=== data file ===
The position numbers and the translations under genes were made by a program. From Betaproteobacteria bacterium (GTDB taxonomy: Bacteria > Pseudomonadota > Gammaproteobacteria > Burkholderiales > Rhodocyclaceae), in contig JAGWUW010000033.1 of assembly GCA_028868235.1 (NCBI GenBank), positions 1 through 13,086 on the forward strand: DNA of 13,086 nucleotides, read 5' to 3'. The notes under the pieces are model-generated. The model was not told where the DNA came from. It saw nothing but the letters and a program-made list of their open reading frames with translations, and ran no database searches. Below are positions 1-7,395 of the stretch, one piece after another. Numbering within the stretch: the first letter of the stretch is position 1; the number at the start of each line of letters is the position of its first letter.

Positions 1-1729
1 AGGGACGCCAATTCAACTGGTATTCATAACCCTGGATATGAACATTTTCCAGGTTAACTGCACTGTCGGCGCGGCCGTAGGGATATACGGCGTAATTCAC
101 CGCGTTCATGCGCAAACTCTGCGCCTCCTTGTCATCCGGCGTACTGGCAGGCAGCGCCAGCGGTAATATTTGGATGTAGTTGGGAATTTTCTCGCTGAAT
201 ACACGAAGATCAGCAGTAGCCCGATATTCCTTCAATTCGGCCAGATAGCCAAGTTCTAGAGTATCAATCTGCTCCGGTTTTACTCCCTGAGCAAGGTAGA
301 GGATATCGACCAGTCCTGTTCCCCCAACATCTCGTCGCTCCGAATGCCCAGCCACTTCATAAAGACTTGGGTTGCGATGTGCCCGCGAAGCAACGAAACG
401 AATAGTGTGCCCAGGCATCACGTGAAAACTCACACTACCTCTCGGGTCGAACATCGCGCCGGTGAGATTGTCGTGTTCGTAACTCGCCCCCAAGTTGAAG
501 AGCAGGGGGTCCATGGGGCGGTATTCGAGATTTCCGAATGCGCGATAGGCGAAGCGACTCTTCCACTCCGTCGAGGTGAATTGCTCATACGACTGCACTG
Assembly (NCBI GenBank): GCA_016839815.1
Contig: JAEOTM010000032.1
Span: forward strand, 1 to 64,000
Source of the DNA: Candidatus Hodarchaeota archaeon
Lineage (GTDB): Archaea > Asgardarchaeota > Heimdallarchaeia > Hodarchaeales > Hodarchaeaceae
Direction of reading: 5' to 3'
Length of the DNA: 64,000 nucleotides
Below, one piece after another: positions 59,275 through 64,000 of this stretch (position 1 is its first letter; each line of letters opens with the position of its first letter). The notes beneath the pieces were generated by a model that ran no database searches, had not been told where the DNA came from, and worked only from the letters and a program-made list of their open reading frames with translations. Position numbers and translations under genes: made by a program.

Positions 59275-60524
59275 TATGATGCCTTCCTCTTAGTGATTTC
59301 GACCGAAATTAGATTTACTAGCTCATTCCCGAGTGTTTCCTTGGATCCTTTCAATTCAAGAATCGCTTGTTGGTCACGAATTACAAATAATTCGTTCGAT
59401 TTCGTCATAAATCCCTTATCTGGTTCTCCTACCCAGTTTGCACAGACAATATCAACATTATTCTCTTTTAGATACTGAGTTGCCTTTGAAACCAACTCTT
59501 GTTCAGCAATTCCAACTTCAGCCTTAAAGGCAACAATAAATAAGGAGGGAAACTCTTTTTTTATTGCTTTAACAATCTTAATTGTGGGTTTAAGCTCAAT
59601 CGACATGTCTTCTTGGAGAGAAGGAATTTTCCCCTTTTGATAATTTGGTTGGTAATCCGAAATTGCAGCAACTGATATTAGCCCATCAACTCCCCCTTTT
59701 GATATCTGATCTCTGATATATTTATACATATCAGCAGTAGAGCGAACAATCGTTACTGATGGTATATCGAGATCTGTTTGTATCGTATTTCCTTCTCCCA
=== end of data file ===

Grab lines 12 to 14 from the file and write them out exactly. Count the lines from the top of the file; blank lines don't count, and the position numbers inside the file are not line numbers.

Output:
Source of the DNA: Candidatus Hodarchaeota archaeon
Lineage (GTDB): Archaea > Asgardarchaeota > Heimdallarchaeia > Hodarchaeales > Hodarchaeaceae
Direction of reading: 5' to 3'